The situation in Crimea is stirring up passions in Sacramento’s Russian and Ukrainian communities.
On Afisha Radio’s morning and evening broadcasts, local Russian speakers Are calling in and speaking their minds.
But the radio is far from the only place the debate is taking place.
“(The) conversation’s going everywhere. Churches, stores, in family, in body shops. You know, people discuss and argue even, arguing. So it’s natural,” host Yuriy Korotkov said.
Immigrants from Russia and Ukraine have lived peacefully in the Sacramento area for decades – shopping at the same stores.. Going to the same churches.
But now, some are finding it very difficult to maintain that peaceful coexistence. Ukrainian American Nina Parke finds herself struggling with her own ethics.
“Oh my gosh. I’m trying to love everybody,” she said. “But if somebody is supporting Putin, I just don’t like those people. I would say even strongly hate.”
Parke now refuses even to buy Russian-made products.
Other Ukrainian-Americans here are genuinely afraid for their families who haven’t made it to America.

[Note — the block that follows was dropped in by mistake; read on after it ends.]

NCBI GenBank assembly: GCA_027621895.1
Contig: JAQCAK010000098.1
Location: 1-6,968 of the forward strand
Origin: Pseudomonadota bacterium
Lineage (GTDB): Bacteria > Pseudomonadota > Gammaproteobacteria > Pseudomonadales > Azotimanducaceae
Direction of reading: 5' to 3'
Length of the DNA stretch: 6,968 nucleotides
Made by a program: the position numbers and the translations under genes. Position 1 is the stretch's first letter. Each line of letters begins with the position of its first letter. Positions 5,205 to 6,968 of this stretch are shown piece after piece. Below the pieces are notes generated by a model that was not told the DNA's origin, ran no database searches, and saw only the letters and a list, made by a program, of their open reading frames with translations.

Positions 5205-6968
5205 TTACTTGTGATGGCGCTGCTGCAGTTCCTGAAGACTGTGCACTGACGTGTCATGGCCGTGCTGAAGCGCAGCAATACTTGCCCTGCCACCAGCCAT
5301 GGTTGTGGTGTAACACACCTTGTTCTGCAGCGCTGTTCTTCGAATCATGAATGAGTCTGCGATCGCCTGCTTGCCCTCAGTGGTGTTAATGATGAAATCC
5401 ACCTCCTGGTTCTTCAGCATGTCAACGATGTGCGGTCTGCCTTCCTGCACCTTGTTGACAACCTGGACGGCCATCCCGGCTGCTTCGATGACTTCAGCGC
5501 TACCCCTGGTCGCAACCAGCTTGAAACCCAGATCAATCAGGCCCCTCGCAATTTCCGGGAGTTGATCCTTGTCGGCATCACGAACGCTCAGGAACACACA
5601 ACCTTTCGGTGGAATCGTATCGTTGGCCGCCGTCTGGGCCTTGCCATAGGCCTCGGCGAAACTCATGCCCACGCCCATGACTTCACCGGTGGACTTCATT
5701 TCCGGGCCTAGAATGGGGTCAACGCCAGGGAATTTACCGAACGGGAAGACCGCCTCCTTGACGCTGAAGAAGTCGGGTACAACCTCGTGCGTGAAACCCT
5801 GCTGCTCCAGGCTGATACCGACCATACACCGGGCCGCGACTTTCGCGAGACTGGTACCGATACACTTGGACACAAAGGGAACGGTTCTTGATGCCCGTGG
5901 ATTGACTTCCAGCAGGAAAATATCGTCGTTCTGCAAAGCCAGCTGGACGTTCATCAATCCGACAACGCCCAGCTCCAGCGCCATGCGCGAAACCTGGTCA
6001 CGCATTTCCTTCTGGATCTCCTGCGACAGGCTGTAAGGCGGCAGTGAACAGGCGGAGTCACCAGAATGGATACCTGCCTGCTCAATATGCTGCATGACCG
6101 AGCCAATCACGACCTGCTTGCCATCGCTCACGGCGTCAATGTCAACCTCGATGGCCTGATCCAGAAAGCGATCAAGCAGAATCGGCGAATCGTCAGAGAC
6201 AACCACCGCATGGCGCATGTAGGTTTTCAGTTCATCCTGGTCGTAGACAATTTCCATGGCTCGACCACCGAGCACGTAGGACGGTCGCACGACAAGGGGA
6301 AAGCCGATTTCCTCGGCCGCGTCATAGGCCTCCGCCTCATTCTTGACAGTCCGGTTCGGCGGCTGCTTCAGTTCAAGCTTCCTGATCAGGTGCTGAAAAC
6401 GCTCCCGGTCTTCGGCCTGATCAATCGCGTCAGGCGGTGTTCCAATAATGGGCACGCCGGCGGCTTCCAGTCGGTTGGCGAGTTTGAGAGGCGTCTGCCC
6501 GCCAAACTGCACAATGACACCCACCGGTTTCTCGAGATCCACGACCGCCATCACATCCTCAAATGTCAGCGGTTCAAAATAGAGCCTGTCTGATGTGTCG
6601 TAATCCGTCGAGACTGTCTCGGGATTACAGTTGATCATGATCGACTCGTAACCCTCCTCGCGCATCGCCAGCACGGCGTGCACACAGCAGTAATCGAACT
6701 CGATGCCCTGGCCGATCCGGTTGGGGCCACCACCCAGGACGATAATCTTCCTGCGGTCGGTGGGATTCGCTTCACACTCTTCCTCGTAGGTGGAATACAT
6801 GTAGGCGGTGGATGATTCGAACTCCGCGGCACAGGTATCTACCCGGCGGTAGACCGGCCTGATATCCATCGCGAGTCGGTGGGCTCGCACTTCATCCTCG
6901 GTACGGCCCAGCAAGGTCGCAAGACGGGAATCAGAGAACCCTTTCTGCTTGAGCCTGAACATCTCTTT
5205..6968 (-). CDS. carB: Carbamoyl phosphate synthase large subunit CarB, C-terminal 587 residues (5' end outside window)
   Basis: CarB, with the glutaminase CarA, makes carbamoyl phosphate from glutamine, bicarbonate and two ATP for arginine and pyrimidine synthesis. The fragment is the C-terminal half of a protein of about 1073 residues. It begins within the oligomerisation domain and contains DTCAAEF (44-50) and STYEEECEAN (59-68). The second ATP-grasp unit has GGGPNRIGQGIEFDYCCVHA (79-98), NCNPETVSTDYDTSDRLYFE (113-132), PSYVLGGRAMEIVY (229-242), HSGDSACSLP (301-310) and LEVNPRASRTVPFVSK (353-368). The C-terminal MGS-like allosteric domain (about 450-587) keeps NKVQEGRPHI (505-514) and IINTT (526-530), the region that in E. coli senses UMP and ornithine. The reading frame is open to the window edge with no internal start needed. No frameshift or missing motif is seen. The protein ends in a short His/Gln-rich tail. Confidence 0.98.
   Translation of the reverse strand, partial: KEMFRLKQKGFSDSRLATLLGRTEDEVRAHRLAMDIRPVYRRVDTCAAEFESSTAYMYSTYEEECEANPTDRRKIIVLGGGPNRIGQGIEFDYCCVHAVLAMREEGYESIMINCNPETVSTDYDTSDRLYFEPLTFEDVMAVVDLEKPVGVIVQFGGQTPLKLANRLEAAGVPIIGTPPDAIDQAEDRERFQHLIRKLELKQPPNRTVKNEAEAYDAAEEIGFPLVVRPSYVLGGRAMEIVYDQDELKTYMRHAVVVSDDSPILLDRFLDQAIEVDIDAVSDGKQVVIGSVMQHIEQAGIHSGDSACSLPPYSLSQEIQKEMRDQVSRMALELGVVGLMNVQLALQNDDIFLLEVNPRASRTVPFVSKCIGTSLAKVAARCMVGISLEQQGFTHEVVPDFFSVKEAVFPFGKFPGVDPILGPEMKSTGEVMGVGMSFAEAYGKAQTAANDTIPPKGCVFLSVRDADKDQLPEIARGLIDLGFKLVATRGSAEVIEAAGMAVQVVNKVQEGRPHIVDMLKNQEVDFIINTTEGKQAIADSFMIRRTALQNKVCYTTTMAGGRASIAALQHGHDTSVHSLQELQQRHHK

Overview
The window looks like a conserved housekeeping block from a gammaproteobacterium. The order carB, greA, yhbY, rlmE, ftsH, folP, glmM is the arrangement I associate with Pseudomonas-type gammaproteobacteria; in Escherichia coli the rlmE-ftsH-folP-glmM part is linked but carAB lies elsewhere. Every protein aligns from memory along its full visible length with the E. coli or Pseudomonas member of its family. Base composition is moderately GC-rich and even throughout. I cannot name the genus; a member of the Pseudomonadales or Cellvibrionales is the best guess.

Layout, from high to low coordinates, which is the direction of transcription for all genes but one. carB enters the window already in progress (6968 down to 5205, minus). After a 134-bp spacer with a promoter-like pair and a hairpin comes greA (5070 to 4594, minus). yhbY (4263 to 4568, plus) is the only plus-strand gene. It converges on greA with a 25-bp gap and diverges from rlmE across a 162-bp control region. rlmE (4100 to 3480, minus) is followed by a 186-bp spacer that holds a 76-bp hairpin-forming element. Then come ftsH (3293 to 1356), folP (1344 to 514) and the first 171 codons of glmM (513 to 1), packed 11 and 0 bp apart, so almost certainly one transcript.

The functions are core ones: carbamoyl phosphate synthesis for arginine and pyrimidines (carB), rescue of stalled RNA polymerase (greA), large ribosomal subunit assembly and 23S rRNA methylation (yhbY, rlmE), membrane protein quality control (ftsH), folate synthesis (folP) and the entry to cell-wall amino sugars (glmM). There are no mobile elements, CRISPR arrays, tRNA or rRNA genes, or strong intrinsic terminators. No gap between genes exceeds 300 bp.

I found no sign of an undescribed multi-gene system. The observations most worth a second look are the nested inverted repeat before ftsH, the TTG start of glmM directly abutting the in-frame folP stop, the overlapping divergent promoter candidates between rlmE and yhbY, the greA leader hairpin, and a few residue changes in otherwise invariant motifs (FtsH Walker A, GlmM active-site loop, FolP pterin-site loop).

“My wife’s sister lives in Crimea and her brother lives in like mainland Ukraine, and you never know if they’re going to see each other again,” Nicolai Morozovsky said.
And yet, Morozovskiy says his political passions do not get in the way of his personal relationships here.
“I go to church with people from Russia, so we’re okay. We’re not fighting over this kind of stuff,” he said.
And Russian-Americans, like bakery owner Gina Tarasova, tell FOX40 the same thing.
“We have Russian customers, we have Ukrainian, we have American,” she said. “We love all of them people, yeah. God loves us. He loves every people.”
The most consistent theme we’ve heard from both Russian and Ukrainian-Americans is that they are Americans first.
Korotkov says even his most passionate radio listeners respect one another and agree to disagree.
You can listen to rebroadcasts Afisha radio’s local talk programs online at www.rusac.com.